“When I was little, we moved around a lot,” she said, “and we often lived in a small house in some army base, where I had to share a room with my brother.”
She casually continued, “From time to time he would sexually abuse me.”
I was shocked. In ten years of our friendship, I’d never expected to hear something like this from her. Unlike me, who is prone to some dark episodes, my seemingly happy-go-lucky friend is a picture of lightness, just the right combination of cheerfulness and thoughtfulness. She never reported nor confronted her brother, and they have had a civil, though always distant, relationship, to this day.
What strikes me every time I hear a revelation like this is how pervasive the problem of sexual abuse is all around me. Since I wrote about my own experience, I’ve had people – strangers and acquaintances – text, email or come up to me to tell their own stories of sexual abuse as a child, teenager or grownup, and how it has affected them. Many of them have made peace with the abuse or rapes; some haven’t and are still living with repressed anger, sadness or anxiety.
This corresponds with the statistics that two out of three women throughout the world have or will have experienced some sort of physical or sexual violence in their lifetime. In Indonesia, every two hours, three women endure sexual violence. Economic, social and political disempowerment plays a large part in perpetuating the problems, but all these boil down to gender inequality.
Nothing good can be expected from a culture in which a rape survivor gets blamed for tempting her attacker. When the solution to sexual abuse is to hide a woman’s body in conservative clothing (how about those well covered migrant domestic workers who are raped by their employers in Saudi Arabia?), or to impose a curfew to keep women in the house at night (ironic, considering the majority of abusers of women are people close to them). The worst part about this is that it assumes all men are nothing better than monsters who cannot control their urge to rape a woman. They aren’t.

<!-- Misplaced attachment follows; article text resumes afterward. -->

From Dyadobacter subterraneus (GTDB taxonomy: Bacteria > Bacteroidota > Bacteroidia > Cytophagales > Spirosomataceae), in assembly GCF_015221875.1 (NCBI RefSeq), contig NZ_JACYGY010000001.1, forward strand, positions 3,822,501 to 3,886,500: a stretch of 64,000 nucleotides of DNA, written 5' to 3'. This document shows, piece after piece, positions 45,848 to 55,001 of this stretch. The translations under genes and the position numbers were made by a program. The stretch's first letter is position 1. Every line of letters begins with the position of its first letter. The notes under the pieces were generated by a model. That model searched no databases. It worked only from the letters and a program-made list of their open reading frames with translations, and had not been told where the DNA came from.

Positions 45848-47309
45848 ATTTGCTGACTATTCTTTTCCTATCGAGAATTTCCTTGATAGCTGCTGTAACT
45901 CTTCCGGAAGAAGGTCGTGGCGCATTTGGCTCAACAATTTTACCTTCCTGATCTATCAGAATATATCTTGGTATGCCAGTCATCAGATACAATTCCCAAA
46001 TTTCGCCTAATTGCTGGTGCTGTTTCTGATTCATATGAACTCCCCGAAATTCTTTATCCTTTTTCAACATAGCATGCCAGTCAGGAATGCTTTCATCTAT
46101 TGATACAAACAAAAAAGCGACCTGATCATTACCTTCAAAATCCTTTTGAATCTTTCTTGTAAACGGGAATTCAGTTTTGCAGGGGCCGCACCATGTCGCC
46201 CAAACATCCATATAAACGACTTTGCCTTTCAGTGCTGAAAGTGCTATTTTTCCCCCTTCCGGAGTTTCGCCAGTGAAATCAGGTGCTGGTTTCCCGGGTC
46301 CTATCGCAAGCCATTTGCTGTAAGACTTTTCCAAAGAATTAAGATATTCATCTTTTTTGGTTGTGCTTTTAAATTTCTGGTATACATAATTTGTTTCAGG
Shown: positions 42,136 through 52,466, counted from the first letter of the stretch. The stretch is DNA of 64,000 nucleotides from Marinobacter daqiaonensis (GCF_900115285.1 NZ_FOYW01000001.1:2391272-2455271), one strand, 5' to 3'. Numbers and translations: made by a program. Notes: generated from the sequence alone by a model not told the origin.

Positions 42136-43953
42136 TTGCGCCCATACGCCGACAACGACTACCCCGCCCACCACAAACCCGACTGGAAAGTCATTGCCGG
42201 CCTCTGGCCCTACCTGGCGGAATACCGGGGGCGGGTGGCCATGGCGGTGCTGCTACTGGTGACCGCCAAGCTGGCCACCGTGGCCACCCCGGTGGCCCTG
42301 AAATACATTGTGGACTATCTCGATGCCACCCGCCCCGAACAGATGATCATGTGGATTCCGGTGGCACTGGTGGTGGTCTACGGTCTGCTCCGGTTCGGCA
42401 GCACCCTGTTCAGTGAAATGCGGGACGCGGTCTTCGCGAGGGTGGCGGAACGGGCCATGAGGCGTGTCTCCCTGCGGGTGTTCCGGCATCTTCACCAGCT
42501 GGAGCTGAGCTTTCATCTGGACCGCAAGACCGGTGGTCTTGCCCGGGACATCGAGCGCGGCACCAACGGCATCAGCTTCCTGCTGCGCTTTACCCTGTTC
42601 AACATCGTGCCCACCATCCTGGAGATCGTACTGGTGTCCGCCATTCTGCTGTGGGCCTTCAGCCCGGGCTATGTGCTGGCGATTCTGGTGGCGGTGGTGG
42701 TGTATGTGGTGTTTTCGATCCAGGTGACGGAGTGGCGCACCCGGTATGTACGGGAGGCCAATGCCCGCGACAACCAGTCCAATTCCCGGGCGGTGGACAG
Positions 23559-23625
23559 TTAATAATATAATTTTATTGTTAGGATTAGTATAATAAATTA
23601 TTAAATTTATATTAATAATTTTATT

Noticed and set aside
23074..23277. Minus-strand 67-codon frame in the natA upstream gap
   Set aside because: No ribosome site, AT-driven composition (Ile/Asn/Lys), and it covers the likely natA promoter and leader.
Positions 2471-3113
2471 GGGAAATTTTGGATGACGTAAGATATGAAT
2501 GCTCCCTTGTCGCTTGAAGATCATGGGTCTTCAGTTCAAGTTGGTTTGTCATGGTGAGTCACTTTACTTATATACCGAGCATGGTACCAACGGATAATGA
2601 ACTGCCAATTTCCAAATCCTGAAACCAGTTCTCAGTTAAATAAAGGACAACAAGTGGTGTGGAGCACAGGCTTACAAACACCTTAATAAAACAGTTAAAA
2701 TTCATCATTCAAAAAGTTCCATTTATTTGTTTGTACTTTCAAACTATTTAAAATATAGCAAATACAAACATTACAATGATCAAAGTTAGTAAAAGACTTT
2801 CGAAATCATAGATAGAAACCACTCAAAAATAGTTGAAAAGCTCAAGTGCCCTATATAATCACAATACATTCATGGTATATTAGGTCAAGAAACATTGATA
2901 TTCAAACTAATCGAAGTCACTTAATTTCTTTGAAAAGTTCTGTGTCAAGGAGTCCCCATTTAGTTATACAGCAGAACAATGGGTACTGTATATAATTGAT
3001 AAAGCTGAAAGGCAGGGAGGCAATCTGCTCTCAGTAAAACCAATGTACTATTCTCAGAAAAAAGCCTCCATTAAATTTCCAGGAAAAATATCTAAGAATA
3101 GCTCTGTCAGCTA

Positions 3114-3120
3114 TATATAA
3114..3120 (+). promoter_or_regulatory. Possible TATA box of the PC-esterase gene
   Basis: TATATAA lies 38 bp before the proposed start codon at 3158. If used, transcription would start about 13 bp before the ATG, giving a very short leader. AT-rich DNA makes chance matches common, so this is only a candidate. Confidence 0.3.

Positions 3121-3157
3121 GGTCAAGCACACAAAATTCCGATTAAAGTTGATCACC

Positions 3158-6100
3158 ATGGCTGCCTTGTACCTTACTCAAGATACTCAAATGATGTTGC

This is what the 16 Days of Activism against Gender-based Violence is all about. From 25 November, the International Day for the Elimination of Violence against Women, to 10 December, Human Rights Day, many activists, thought leaders, writers, politicians, celebrities have pitched their voice to remind people of the pervasive problem of gender-based violence. The hope is that the efforts will amount to something significant to reduce the problem, but at the very least, it gets people to talk about it.
The role of religion
Gender-based violence doesn’t just exist within the domestic or personal realm. Some of the most pervasive violence is perpetrated by the state through discriminative legislations and the lack of social protection and through society’s failure to change for that better. In countries like Indonesia, both are often heavily influenced by religion.